Gestalt is very much rooted in the here-and-now. Gestalt therapists aren’t so much interested in whatever has happened before, outside the therapy office, years ago. Gestaltists probably don’t want to know about your relationship with your mother or the kid in kindergarten who laughed at your liverwurst sandwiches (thanks, mom), unless you can bring that stuff into the present (“I still feel left out because no one would trade stuff with me for lunch, because all I had to offer were liverwurst sandwiches.”)(And really, mom, liverwurst?)
The goal of Gestalt therapy is to help people become their true authentic selves. As such, Gestalt disavows “game playing” or being “phony.” If you are angry at something in the here-and-now, say it! Keep it real, or it becomes unfinished business. To not express it just adds another layer of phoniness and puts you one step further away from your true self.
There’s an arsenal of fakery that keeps us from being who we truly are. We wear masks to become what we think others want us to be. At my former job, I wore the reporter mask and went on gut-wrenching assignments, like turning up and then being loudly turned away from the doorstop of a family whose child was just killed in a drunk driving accident, acting like it didn’t affect me at all. That was the mask I wore because my employer expected it of me. In my years of marriage, I tried to wear the wife mask and be someone I ultimately could never happily be. Mask upon mask upon mask.
Gestalt wants to get us all on the I-Thou level, where one authentic person has a genuine relationship with another authentic person, and both can be exactly who they are without demanding that the other person change to please them. Perls summed it up in what he called his “Gestalt Prayer”:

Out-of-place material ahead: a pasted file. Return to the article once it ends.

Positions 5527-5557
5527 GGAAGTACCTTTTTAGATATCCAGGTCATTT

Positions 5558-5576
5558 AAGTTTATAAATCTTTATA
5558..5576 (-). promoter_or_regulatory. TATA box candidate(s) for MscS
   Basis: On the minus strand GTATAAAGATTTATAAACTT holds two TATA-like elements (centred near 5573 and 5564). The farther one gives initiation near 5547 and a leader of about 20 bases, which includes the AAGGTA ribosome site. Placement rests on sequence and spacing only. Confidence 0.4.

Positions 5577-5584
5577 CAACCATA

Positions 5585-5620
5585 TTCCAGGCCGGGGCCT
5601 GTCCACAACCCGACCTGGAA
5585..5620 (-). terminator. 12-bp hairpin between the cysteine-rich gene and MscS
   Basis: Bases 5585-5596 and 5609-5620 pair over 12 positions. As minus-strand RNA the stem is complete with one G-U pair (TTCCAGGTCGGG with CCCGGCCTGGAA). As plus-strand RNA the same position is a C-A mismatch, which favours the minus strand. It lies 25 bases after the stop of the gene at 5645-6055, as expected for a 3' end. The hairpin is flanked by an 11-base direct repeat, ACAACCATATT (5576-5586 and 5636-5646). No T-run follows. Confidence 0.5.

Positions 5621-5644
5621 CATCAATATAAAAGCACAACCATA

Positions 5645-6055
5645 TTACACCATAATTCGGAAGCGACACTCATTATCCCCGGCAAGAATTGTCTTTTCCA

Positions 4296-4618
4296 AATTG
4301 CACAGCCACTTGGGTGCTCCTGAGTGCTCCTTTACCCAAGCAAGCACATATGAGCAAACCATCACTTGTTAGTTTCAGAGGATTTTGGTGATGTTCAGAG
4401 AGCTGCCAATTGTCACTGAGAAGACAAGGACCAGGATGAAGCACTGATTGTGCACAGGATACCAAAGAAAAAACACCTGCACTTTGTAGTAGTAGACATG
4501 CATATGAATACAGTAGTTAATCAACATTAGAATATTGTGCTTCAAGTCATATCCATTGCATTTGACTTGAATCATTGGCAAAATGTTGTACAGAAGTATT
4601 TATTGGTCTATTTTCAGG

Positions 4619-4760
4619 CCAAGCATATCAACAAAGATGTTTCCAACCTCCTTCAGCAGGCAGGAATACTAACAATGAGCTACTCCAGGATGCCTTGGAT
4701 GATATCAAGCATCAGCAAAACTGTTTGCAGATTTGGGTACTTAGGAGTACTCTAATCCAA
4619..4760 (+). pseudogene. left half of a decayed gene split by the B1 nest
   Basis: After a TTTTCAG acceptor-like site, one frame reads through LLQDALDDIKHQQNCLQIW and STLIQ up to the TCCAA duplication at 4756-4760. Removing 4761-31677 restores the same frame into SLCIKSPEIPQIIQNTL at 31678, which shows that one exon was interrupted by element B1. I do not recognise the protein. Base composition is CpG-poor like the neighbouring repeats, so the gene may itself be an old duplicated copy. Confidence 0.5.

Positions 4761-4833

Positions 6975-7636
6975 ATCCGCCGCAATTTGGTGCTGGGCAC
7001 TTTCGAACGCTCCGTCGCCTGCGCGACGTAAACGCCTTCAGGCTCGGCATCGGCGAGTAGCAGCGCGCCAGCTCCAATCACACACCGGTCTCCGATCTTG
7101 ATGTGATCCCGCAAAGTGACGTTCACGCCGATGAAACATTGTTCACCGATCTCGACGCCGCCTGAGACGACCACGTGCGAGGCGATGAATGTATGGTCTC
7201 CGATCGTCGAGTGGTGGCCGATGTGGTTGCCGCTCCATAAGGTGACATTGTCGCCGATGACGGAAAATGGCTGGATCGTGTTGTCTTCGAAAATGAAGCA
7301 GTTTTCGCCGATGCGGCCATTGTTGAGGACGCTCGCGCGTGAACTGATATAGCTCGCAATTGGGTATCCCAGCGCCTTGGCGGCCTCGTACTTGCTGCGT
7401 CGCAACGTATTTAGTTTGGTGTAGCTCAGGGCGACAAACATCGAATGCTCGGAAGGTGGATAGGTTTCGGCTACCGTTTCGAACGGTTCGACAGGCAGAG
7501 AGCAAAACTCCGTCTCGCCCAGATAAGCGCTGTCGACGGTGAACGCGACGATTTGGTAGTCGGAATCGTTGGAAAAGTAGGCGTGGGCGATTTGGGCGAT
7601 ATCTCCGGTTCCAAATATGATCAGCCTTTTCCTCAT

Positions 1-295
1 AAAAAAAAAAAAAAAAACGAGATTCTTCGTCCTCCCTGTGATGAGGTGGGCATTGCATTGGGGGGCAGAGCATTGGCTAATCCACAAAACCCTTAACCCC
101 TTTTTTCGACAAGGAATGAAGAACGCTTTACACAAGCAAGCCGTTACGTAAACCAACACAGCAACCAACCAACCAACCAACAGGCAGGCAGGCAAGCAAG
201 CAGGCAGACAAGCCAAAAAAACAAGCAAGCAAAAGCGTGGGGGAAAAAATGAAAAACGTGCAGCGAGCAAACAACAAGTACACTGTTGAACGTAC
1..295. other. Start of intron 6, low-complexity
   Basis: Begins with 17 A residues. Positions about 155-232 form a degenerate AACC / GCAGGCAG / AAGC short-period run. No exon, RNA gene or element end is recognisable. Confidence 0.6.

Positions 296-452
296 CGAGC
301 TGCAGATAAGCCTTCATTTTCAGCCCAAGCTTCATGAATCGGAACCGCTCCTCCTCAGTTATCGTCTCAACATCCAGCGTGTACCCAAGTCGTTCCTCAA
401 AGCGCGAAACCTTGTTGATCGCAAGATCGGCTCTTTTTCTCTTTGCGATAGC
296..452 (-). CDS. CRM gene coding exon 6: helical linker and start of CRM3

I do my thing and you do your thing.
I am not in this world to live up to your expectations,
And you are not in this world to live up to mine.
You are you, and I am I,
and if by chance we find each other, it’s beautiful.
If not, it can’t be helped.
While it sounds beautiful, Perls in person could be brutal.
There’s a well-known film in which a woman, Gloria, experienced a therapy session with three leading therapy theorists of the day (1965). Perls was one, as were Carl Rogers (Person-Centered Therapy) and Albert Ellis (Rational Emotive Behavioral Therapy). The film very interestingly shows how three therapists approached the same subject in very different ways. You can view Perls’ segment here: http://www.youtube.com/watch?v=Kae5RK3JQCs . Prepare to be shocked.
In it, Perls comes across as quite a tyrant, belittling Gloria, accusing her of being phoney, insinuating she is childlike (and not in the good way, either). It’s uncomfortable to watch.
Perls was also known for telling people at mixer parties “I don’t like you” as they were in mid-anecdote and then abruptly walking away from them.
But for all that, Gestalt has endured as a major influence in therapy for decades. So something about it must work, right?
I had a therapist once who was steeped in Gestalt, and he helped me more than any other I’ve seen. He helped me to understand that people are who they are, and that no amount of wishing will make them change. He helped me to let go of a destructive and violent relationship. He helped me find my way back from the brink and get on with my life.
The crisis hotline also borrows from Gestalt, too, even if we are trained to never be so aggressively confrontational with someone in a moment of crisis. On the other hand, we are encouraged to keep our callers in the here-and-now, to focus on their feelings in the current moment rather than to elaborate on long backstories and discussions of other people. And I’ve seen it work. Many times.
So. Keep it real? Whenever possible. But please, gently.